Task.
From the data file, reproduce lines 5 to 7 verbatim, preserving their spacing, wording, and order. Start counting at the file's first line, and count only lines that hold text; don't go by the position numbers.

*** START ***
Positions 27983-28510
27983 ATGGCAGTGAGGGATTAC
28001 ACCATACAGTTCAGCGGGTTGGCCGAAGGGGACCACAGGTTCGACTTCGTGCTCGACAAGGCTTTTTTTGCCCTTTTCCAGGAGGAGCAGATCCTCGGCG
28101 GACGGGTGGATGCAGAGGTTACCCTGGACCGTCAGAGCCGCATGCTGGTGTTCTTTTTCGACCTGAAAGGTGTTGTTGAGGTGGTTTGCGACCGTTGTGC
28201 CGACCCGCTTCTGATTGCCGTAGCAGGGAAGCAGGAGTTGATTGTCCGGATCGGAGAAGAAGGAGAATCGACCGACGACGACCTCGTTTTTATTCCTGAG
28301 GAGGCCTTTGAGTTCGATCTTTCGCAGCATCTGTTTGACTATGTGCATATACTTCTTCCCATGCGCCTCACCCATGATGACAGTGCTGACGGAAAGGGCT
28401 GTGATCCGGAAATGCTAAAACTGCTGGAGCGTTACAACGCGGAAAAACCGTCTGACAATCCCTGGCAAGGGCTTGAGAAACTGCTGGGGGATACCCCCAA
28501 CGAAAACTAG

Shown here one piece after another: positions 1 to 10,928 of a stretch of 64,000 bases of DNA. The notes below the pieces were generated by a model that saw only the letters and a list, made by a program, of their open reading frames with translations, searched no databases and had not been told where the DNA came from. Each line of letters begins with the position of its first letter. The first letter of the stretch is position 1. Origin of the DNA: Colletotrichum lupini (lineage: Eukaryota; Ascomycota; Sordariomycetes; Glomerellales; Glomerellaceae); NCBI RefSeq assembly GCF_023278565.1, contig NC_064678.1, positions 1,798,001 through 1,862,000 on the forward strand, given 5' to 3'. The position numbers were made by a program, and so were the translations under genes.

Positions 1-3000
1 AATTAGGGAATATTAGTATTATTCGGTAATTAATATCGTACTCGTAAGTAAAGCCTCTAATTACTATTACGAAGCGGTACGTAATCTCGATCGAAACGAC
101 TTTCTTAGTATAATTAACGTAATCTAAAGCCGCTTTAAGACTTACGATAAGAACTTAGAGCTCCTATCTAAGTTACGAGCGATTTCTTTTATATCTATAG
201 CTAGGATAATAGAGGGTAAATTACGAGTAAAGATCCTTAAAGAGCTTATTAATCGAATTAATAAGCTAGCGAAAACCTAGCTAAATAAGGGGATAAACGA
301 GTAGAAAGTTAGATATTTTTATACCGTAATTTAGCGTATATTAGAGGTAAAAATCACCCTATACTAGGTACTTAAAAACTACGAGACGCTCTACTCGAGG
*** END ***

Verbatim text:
28201 CGACCCGCTTCTGATTGCCGTAGCAGGGAAGCAGGAGTTGATTGTCCGGATCGGAGAAGAAGGAGAATCGACCGACGACGACCTCGTTTTTATTCCTGAG
28301 GAGGCCTTTGAGTTCGATCTTTCGCAGCATCTGTTTGACTATGTGCATATACTTCTTCCCATGCGCCTCACCCATGATGACAGTGCTGACGGAAAGGGCT
28401 GTGATCCGGAAATGCTAAAACTGCTGGAGCGTTACAACGCGGAAAAACCGTCTGACAATCCCTGGCAAGGGCTTGAGAAACTGCTGGGGGATACCCCCAA